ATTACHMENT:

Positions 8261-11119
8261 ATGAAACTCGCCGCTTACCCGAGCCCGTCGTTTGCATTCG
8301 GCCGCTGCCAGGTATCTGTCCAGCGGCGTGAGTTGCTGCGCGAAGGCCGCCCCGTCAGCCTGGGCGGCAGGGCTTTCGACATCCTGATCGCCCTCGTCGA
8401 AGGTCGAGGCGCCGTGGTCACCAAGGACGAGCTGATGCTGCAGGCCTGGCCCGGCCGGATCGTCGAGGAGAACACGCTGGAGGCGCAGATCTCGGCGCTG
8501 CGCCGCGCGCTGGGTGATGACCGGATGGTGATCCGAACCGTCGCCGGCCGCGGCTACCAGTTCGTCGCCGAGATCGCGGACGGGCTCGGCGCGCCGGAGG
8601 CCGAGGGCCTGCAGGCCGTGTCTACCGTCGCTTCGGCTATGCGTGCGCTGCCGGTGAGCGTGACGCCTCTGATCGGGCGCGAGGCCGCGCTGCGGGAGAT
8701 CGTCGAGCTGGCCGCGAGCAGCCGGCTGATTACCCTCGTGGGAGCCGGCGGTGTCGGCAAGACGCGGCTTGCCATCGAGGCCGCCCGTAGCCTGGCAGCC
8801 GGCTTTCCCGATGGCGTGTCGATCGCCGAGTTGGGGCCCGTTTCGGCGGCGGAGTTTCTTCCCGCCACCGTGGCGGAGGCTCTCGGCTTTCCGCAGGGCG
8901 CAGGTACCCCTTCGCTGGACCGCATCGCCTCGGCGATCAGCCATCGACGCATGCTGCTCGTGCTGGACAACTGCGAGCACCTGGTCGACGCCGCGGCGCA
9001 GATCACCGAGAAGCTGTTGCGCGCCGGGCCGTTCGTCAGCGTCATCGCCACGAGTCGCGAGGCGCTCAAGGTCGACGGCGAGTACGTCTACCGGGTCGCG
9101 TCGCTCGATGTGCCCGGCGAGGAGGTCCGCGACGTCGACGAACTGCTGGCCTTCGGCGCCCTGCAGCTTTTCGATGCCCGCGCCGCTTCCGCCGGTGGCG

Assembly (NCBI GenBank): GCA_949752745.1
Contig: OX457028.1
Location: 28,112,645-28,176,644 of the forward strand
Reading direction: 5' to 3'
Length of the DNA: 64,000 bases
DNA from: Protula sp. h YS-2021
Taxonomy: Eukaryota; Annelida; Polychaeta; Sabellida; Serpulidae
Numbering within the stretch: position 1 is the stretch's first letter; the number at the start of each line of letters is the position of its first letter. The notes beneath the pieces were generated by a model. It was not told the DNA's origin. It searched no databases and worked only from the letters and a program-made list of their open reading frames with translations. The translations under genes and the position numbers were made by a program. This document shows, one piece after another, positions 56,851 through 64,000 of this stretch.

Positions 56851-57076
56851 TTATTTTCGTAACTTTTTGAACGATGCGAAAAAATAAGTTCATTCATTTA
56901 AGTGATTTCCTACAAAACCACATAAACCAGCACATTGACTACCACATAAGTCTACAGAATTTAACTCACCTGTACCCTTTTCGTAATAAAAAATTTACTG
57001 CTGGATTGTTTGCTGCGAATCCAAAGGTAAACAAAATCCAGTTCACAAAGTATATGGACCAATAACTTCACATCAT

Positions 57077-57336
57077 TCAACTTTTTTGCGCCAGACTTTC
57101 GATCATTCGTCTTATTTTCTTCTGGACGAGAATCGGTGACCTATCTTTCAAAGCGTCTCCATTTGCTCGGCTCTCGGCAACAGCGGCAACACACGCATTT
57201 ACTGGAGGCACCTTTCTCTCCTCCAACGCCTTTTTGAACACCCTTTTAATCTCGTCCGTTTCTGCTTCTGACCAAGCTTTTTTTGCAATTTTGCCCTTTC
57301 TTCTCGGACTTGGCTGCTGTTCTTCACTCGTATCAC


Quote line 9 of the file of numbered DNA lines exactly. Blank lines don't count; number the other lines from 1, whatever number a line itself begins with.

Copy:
8901 CAGGTACCCCTTCGCTGGACCGCATCGCCTCGGCGATCAGCCATCGACGCATGCTGCTCGTGCTGGACAACTGCGAGCACCTGGTCGACGCCGCGGCGCA